CAPE CANAVERAL, Florida (Reuters) - Astronauts aboard space shuttle Endeavour tested their ship’s landing systems in preparation for an early Wednesday touchdown at the Kennedy Space Center.
The scheduled 2:35 a.m. EDT landing will bring an end to Endeavour’s 19-year flying career, the second of NASA’s three shuttles to be retired.
NASA plans to close out its 30-year-old shuttle program with a final supply run to the International Space Station aboard Atlantis in July.
“The space shuttle has been the workhorse of the U.S. space program for better than 30 years now, so it’ll be sad to see it retired,” Endeavour commander Mark Kelly said during an in-flight interview late Monday.
“But we are looking forward to new spacecraft and new destinations and we’re all excited about the future,” he added.
NASA is retiring the shuttles due to high operating costs and to free up funds to develop new spacecraft that can travel beyond the space station’s 220-mile/346 km high orbit where the shuttles cannot go.
Kelly and his five crewmates -- pilot Greg Johnson, flight engineer Roberto Vittori with the Italian Space Agency and spacewalkers Drew Feustel, Mike Fincke and Greg Chamitoff -- are wrapping up a successful 16-day mission to complete assembly of the U.S. part of the station, a $100 billion project of 16 nations.
Station construction began in 1998, and crews have been living aboard the outpost continuously since November 2, 2000.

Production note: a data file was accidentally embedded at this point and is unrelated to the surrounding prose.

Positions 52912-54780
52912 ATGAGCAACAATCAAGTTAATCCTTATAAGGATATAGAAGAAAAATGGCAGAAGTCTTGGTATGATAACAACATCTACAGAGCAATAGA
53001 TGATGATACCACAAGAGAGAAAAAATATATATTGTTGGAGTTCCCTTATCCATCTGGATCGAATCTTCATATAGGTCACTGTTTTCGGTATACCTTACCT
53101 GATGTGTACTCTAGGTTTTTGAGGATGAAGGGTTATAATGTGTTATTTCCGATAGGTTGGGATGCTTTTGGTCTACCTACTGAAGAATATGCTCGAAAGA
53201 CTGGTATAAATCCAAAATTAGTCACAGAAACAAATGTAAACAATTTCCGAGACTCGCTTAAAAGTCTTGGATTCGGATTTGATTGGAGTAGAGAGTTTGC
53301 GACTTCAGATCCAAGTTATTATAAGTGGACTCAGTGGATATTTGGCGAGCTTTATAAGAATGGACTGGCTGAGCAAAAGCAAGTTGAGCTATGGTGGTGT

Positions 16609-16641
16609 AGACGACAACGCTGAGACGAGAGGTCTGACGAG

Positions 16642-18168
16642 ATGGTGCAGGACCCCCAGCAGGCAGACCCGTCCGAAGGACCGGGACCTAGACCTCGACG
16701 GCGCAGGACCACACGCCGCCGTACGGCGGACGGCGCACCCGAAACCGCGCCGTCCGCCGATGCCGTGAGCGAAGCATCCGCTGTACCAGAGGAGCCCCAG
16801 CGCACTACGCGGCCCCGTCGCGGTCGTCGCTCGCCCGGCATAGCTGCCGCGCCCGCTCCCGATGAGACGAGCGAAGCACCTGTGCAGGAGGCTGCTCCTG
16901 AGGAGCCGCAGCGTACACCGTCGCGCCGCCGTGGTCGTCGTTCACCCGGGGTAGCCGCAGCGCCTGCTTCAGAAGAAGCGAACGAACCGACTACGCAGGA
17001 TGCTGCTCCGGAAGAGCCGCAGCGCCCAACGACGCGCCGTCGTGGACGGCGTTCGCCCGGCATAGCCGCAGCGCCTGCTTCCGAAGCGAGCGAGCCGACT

The United States’ decision to retire the shuttles without have a replacement ship ready has drawn sharp criticism, including a public rebuke from Apollo 11 commander Neil Armstrong, the first person to land on the moon.
Kelly acknowledged it will be at least four years before NASA astronauts can fly out of the United States again. Until new ships are ready, Russia will transport crews to the station, at a cost of more than $50 million per person.
“It will be a challenging transition, but I expect great things,” Kelly said.
Endeavour returns with a new record-holder aboard: Fincke, who previously served two long-duration missions on the space station, will have spent 381 days in space -- more than any other U.S. astronaut.
Russia, which flew a series of space stations before partnering with NASA in the international endeavor, dominates the space endurance record books. Top on the list is cosmonaut Sergei Krikalev, who flew six missions on the Soviet-era Mir space station, two shuttle missions and two stints on the International Space Station, for a total of 803 days in space.
“I hope my record is soon broken,” Finke said.
The primary goal of Endeavour’s flight, the 134th in shuttle program history, was to deliver the station’s premier science experiment, the $2 billion Alpha Magnetic Spectrometer particle detector. The crew also conducted four spacewalks to prepare the outpost for operations after the shuttle program ends.
Editing by Doina Chiacu